Atheist in the Attic: A Library Journal Starred Review

by William Grabovski
Library Journal Express
June 2018

Following the 1950s Golden Age of sf, Delany (Through the Valley of the Nest of Spiders), Ursula K. Le Guin, Joanna Russ, Robert Silverberg, and a handful of others invigorated the often staid genre by not only exploring previously taboo subjects but publishing lucid critical articles and nonfiction works. With the 1960s came the demand to confront sociopolitical realities, but unlike mainstream literature, the genre resisted change until 1962, when Delany published his first novel, The Jewels of Aptor, wherein a poet/sailor and his strange passenger journey to a land ruined by war. With the symbolist verve of Arthur Rimbaud and using personal experience as backdrop, Delany charged the work with naturalism rare in the genre at that time. Ambivalent about his status as the “first major African American sf author,” Delany wrote “Racism and Science Fiction” in 1998, which casts a scholarly eye on the genre. This collection includes this essay, the novella “The Atheist in the Attic,” an interview with Delaney, a selected bibliography, and V author biography.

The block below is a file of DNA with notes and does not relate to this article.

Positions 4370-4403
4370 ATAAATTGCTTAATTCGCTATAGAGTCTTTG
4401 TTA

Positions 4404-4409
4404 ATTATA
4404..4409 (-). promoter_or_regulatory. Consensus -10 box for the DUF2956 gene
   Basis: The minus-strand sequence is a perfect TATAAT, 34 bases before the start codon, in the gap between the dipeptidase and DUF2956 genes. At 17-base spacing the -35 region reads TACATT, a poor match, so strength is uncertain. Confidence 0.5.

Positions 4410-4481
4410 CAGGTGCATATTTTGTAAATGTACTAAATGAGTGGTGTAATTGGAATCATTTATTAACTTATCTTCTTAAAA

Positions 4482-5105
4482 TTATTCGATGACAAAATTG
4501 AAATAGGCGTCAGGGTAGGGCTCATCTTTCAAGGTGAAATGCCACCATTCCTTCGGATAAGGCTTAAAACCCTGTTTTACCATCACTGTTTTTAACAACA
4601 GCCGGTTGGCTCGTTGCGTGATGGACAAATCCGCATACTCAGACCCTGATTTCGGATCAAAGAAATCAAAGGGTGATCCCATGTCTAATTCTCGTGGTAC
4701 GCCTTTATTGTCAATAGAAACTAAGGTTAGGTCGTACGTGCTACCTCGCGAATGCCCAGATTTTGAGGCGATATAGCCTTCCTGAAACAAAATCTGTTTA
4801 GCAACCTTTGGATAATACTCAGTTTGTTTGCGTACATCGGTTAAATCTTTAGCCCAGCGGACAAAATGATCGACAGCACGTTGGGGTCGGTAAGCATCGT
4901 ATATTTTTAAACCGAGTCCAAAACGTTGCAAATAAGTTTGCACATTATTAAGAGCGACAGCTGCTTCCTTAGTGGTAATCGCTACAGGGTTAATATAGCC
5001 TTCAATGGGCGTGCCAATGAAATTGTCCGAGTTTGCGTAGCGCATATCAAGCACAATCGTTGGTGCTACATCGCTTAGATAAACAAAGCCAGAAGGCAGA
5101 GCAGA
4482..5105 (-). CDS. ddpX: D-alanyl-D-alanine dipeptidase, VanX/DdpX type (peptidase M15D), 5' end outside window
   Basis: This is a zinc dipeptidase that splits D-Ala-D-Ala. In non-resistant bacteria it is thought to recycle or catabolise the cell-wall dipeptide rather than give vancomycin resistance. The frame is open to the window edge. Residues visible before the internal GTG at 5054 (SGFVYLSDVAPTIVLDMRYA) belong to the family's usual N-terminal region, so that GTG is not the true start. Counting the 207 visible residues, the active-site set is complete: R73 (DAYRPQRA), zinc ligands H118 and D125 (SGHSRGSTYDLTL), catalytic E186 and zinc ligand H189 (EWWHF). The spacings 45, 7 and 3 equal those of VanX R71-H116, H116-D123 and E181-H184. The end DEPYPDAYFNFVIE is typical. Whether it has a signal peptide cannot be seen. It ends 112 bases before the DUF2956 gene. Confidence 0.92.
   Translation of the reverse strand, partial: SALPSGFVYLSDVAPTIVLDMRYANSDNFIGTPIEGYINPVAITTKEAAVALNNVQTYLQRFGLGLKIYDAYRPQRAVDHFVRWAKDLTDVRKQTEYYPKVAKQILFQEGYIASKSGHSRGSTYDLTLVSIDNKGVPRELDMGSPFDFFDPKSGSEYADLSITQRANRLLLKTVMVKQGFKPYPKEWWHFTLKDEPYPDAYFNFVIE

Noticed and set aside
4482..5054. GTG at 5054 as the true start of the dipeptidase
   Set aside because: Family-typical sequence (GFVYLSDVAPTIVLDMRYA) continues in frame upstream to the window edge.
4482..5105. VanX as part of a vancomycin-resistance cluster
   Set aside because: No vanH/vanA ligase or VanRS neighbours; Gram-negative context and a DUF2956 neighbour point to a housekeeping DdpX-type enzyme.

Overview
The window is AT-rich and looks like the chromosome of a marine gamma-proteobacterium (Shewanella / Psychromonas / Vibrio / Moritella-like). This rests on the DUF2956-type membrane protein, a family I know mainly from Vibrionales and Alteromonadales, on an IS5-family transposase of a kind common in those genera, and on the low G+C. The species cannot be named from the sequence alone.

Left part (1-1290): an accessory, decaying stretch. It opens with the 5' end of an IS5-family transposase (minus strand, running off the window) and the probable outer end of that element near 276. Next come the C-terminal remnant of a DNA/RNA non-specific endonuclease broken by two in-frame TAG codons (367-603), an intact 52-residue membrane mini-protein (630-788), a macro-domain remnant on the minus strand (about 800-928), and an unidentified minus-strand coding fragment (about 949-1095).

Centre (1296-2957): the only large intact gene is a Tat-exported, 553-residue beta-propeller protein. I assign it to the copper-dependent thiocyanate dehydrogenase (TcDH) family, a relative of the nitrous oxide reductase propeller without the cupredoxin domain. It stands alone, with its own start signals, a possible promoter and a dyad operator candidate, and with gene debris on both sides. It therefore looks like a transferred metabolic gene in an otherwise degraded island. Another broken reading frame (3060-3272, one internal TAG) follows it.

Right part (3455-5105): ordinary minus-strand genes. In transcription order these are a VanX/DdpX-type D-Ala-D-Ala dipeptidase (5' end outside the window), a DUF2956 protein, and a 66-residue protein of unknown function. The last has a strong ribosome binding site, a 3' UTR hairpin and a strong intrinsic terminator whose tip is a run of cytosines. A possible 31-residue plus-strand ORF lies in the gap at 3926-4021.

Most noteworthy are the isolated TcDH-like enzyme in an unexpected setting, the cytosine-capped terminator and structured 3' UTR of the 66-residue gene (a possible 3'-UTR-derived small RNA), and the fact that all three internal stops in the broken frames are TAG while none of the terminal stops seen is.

Verdict Delany readers, as well as those interested in sf’s fraught evolution, will find much to enjoy and ponder in this latest addition to the “Outspoken Authors” series.

Back to Samuel R. Delany’s Author Page